VICTORIA -- The Greater Victoria Cycling Coalition (GVCC) is working to measure air and noise pollution on downtown city streets, data that the group says is overlooked by larger organizations.

According to GVCC policy and infrastructure chair Corey Burger, information on air and noise pollution could be valuable to city staff and residents to help inform health, environmental and infrastructure decisions.

"We know in our region the air is pretty clean except for when the wildfires come," said Burger. "But, we do also know that air on a street and the noise on a street is going to be different than measuring somewhere else, so it's really important to get fine-grain data."

Burger says that the province collects Victoria's air quality data in places outside the city core, and not from the street level, which could produce different results. 

The Greater Victoria Cycling Coalition points to research conducted in other cities, like in Vancouver and Toronto, that suggest that air pollution from vehicles could impact pedestrians and cyclists in ways that have so far been under-examined.

According to Burger, air and noise pollution collected on street level has shown that separated bike lanes are a valuable resource to cyclists, not only as a safety measure, but also because it provides a barrier from the pollutions that vehicles emit, including exhaust and tire dust. The closer someone is to the source of an air pollutant, like an exhaust pipe, the worse it is for the health of that person. 

Meanwhile, the GVCC says that noise pollution on city streets could be a possible health concern also.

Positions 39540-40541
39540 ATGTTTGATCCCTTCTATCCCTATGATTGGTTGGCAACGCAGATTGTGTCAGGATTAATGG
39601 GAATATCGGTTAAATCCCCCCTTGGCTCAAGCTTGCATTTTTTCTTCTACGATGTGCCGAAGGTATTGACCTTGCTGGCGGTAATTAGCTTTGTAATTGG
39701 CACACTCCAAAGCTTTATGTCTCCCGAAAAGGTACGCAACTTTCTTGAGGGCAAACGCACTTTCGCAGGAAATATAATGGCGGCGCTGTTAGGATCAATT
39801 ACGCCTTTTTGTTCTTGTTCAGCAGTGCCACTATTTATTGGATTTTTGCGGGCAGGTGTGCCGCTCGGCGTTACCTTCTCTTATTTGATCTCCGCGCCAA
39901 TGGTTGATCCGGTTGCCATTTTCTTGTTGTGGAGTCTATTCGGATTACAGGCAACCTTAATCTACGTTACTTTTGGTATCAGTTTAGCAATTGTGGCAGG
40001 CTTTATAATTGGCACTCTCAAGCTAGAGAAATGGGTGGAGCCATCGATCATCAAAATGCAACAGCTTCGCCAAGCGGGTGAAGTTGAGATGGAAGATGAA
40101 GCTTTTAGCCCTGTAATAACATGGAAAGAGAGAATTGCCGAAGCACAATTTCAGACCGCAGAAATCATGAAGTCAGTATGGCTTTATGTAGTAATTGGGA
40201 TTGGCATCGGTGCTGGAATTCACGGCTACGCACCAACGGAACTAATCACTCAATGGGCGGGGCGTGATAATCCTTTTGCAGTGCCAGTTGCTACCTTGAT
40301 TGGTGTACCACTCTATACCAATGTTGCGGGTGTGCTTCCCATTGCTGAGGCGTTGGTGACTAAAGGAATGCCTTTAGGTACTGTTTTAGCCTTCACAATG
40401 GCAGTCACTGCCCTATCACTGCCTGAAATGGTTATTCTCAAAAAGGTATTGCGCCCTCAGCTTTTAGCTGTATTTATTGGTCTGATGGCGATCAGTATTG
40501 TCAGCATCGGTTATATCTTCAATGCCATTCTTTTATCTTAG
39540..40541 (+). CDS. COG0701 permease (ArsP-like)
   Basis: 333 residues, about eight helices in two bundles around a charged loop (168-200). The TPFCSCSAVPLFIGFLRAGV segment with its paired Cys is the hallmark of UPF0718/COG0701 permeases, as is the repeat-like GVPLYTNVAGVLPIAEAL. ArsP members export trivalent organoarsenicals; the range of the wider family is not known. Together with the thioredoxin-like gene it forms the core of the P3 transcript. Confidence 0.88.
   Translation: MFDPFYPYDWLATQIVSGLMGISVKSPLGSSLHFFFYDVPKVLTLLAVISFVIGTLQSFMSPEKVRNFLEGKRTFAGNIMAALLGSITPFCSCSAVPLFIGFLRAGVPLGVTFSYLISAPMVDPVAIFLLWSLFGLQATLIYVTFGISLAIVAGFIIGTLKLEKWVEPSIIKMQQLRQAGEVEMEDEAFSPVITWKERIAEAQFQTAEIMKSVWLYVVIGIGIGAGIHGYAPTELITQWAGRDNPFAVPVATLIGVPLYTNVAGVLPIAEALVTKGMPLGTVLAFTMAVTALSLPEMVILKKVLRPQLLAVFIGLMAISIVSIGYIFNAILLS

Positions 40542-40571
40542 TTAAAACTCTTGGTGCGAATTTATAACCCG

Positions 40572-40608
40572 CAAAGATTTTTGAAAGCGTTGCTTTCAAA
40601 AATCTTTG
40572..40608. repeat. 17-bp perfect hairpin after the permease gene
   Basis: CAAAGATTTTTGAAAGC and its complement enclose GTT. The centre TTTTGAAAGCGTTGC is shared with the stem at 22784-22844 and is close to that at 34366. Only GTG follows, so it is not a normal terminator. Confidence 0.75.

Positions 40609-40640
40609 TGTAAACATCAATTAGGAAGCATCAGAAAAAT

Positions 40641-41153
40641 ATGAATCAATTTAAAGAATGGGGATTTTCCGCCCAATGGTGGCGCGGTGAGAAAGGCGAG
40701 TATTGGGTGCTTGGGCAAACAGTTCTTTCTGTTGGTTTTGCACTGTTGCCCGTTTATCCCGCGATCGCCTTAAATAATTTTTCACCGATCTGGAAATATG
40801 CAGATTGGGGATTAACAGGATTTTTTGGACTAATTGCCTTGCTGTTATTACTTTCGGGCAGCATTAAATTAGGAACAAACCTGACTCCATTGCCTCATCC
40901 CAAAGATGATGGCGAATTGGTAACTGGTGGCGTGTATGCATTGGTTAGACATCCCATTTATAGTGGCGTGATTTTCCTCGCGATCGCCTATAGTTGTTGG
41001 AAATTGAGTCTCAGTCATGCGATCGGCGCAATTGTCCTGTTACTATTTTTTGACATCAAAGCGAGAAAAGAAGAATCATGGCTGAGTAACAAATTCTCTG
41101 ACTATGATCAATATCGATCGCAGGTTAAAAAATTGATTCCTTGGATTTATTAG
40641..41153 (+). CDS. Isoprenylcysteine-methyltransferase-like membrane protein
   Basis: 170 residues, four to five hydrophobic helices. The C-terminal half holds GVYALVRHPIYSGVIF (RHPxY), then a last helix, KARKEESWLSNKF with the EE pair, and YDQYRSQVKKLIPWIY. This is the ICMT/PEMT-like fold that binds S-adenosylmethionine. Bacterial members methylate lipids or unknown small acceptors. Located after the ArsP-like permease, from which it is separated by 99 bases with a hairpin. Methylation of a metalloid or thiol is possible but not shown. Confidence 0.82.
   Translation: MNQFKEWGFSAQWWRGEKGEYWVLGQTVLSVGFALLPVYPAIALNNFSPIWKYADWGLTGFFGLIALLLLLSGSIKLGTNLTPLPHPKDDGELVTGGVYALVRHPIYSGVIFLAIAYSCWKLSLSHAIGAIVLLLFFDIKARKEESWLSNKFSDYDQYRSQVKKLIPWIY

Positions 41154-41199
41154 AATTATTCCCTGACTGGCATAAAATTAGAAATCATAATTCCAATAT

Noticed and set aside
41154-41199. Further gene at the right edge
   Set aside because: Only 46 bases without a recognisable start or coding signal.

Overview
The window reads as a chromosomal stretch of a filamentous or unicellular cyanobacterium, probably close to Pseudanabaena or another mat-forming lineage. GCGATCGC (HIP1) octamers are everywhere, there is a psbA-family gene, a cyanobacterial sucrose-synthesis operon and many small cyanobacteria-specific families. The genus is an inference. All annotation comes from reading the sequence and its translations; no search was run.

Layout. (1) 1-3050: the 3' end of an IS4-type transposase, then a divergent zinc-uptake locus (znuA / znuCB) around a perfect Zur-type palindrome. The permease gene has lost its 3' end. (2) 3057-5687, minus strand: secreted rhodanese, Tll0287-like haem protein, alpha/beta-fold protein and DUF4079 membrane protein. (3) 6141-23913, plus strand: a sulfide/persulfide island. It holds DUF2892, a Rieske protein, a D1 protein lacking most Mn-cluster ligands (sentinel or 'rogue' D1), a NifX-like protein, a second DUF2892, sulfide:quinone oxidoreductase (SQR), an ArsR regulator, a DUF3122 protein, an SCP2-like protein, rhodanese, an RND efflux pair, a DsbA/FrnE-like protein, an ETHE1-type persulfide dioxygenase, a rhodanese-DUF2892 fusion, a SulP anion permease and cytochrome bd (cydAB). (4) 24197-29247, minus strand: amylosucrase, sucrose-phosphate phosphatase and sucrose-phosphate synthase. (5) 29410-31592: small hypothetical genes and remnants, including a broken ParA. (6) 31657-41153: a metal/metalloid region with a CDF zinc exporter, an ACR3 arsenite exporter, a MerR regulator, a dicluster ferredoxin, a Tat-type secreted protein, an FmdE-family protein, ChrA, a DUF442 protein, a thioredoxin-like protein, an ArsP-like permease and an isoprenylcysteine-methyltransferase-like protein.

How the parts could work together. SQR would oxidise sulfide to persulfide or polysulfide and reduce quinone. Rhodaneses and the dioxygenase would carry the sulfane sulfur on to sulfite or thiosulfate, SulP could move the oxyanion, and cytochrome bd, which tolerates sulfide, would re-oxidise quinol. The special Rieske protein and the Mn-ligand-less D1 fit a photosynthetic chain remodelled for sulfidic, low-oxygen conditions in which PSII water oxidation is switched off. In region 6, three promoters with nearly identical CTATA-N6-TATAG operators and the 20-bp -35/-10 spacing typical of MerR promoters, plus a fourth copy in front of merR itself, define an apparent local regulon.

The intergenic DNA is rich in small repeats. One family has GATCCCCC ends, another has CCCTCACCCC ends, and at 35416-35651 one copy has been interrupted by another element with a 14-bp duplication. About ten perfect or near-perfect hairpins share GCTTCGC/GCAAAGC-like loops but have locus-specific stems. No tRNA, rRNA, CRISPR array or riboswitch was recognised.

The group says that it recorded noise levels in downtown Victoria that would be equal to our louder than levels that WorkSafe BC would require ear protection for.

"So on a street like [Pandora Avenue] it's going to be pretty noisy and it's certainly gotten noisier as the traffic goes by," says Burger. "There's sort of thresholds that places like WorkSafe say, 'Hey, you need to have ear and hearing protection.'

"The threshold is 85 decibels," says Burger. "It's pretty easy to hit that on most urban streets, especially when we were up at Blanshard and Topaz and we peaked at 85 pretty easily with big trucks going by."

Burger adds that noise pollution could impact businesses and overall mental health for visitors and residents of downtown Victoria.

"Noise impacts whether or not someone is going to stick around and choose to sit and have a coffee or those sorts of things," says Burger. "Being able to have a quiet environment in an urban area is super important."

According to Burger, the ultimate point of collecting the air and noise pollution data is to help illustrate the differences that large infrastructure projects could have on Victoria's downtown environment.

"The really key thing for us is, ‘how does a street change after a big infrastructure project like Pandora or Wharf?’" he says. 

"Being able to go in there before, capture some data, and then go somewhere after and say, ‘Look this place has become cleaner, it’s become quieter.' We know from other places that it's true but we want to show that here it’s true in Victoria as well.

The GVCC says that it has developed a small portable prototype sensor that can record both air and noise pollution. Materials to create the sensor cost approximately $300, and the coalition is hoping to secure grants to make more of the devices to install across the city.

In the meantime, the GVCC is working to ensure that their sensor is completely accurate and matches results that provincial devices, which cost thousands of dollars, produce. 

Burger adds that the coalition's sensor is being produced as an open source project so that other groups that might be interested in creating similar sensors can use their designs and being their own projects much faster.